Xi Jinping (born 15 June 1953) is a Chinese politician who has served as General Secretary of the Chinese Communist Party (CCP) and Chairman of the Central Military Commission (CMC) since 2012, and President of the People’s Republic of China (PRC) since 2013.
Chinese President Xi Jinping eats breakfast before dawn. He speaks in a “bold, down-to-earth manner” and is capable of drawing a room to nod in praise. And the head of state is incredibly diligent: While others are gathering for family dinners or watching TV, Xi is still burning the midnight oil.
These are some of the revelations in an article published Monday in the Shanghai Observer newspaper, a largely state-funded new-media platform founded in January (read the English translation here). Titled “How does Xi Jinping pass the day?” the article has been republished seemingly everywhere in Chinese media, including the home page of the official New China News Agency website.
While many other world leaders’ daily comings and goings are well-publicized to the media and their official residences (like the White House) may be open for public tours, China’s leaders still remain cloaked in a high degree of secrecy — hence the fanfare over the Shanghai Observer story.
In the article, the reporter follows Xi throughout a busy day at the office. Already working before daybreak, Xi reads his briefing and meets with representatives of the Asian Infrastructure Investment Bank and Tanzanian President Jakaya Mrisho Kikwete. The hagiographer-journalist praises Xi’s speaking style and wisdom, noting how he easily defused a tense moment with Kikwete.
At a time when anger over income inequality and egregious displays of government corruption is simmering, fawning media coverage like this seems aimed at setting Xi apart from his predecessors by making the leader appear more amiable and transparent. With Chinese officials often presented as grand figures by the strictly controlled state media, many Chinese don’t know what their unelected leaders actually do.
“In China, leaders’ work and lives remain mysteries,” said Hu Xingdou, a professor of economics at the Beijing Institute of Technology. “In the past, the more mysterious leaders were, the more unfamiliar they were to people, the more people would worship them,” he said.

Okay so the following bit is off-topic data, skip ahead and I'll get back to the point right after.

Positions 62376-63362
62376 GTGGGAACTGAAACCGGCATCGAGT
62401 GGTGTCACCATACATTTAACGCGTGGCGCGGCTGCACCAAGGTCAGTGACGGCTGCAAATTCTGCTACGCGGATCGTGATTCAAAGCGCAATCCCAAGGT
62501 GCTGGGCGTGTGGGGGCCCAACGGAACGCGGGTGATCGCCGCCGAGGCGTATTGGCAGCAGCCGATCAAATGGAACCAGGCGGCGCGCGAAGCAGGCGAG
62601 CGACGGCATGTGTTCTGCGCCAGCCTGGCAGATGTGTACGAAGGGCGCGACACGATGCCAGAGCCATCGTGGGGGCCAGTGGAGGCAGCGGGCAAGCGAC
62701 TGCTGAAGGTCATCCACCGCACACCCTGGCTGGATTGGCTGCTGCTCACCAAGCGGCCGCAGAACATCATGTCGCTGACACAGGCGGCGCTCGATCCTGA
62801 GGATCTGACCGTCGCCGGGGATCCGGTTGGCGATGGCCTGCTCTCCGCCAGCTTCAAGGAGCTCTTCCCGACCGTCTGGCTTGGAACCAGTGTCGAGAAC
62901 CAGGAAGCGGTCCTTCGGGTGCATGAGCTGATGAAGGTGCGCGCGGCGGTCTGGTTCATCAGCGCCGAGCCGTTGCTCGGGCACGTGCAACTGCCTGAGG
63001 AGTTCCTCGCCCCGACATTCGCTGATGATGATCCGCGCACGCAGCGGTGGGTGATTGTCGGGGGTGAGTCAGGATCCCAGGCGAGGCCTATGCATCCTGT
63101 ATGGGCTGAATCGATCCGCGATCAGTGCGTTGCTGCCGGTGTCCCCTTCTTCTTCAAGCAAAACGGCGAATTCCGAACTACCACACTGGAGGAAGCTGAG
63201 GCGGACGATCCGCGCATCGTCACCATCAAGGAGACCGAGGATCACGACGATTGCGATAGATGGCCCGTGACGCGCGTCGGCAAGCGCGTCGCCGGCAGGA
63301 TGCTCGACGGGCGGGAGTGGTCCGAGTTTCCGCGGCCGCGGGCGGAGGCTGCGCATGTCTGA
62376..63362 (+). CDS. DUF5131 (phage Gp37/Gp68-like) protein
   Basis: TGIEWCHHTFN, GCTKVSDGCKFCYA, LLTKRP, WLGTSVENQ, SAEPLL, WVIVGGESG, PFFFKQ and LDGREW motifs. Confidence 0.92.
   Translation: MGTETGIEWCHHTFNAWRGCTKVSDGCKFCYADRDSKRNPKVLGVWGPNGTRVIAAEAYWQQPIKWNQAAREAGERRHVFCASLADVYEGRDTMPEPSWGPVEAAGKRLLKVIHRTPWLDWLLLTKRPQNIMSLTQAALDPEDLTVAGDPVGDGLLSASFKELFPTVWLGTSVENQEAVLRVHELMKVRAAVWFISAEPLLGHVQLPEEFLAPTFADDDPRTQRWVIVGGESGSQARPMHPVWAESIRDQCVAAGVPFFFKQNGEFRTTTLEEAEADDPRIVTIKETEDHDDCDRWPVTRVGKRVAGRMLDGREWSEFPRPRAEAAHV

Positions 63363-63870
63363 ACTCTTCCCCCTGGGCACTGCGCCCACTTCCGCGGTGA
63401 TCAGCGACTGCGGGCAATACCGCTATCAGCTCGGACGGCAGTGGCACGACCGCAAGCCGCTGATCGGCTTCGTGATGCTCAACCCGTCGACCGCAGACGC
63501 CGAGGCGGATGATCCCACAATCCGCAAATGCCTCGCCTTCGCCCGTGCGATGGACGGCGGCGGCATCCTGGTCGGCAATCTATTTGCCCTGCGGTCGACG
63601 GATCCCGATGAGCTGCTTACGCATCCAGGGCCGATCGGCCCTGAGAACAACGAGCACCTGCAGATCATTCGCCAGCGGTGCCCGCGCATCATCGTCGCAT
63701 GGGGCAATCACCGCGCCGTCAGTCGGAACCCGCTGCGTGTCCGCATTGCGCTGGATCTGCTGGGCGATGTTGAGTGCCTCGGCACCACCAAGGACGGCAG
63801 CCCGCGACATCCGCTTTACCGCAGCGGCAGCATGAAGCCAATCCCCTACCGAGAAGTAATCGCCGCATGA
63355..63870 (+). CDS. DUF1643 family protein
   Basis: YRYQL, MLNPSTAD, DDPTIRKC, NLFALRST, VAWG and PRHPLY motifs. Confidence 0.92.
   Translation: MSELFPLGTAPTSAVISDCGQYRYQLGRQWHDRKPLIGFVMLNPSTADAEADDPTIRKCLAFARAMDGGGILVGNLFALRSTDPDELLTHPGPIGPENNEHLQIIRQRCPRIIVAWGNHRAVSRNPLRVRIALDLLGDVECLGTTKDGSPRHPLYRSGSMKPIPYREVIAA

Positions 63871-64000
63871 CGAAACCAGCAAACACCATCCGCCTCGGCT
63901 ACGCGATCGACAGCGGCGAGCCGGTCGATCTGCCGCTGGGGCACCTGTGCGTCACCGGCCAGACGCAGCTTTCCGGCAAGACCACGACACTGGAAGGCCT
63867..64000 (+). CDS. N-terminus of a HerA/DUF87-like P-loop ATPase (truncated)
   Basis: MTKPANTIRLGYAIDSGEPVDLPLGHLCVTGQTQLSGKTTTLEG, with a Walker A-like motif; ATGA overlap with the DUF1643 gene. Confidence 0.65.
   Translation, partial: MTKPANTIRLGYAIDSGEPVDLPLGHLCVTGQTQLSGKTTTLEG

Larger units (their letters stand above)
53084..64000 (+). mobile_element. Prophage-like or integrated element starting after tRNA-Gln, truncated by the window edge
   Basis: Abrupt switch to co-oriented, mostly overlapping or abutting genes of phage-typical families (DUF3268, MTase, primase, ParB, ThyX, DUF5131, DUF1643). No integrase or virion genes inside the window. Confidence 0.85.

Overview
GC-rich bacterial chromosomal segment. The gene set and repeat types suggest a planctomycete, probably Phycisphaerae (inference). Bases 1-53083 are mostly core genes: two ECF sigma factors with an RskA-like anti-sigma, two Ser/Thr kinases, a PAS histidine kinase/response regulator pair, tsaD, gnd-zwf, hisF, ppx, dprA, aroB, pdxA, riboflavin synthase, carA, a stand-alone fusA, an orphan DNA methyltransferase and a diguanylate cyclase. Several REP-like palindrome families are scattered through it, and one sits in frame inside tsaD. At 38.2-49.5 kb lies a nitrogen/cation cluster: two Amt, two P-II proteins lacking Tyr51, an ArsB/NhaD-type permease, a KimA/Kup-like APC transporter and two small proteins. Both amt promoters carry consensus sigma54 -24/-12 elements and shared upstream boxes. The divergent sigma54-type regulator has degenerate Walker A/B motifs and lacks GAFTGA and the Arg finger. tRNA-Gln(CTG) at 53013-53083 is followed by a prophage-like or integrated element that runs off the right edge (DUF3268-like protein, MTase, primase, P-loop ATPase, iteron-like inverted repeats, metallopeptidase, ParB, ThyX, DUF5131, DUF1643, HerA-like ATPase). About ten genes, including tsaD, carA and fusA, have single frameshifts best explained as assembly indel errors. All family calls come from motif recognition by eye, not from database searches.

But “nowadays, the more unfamiliar you are to people, the more distant you appear,” he said.
A good deal of the article is dedicated to how efficient and hardworking the Chinese leader is. Xi is described as working “at high speed and with great energy,” and “at work both at day and night.” He says he “finds joy in exhaustion” both in the office and at home.
Since Xi took office, his public relations team has been working to present him as someone to whom the average Chinese person can relate. He has been photographed eating an austere dinner with a rural family, ordering steamed buns at a fast-food chain and shooting a video in the secretive compounds of Zhongnanhai. The Hong Kong-based newspaper Ta Kung Pao reported that Xi took a common taxi ride last April — though the New China News Agency later debunked the story as “fake.”
Most recently, a photo of Xi in Wuhan holding an umbrella, his pants rolled up to keep his cuffs dry, won the country’s top photojournalism prize on Oct. 22. The photo might not seem particularly technically or stylistically notable, but it quickly caught steam on Chinese social media platforms.
Monday’s profile of Xi was published as Beijing is preparing for the upcoming Asia-Pacific Economic Cooperation conference, which will see world leaders including President Obama visit the Chinese capital in November. Already, China’s government has announced a raft of special measures unseen since the 2008 Olympics, designed to present the Chinese capital as a place free of pollution and traffic. Burnishing Xi’s image is another part of the package.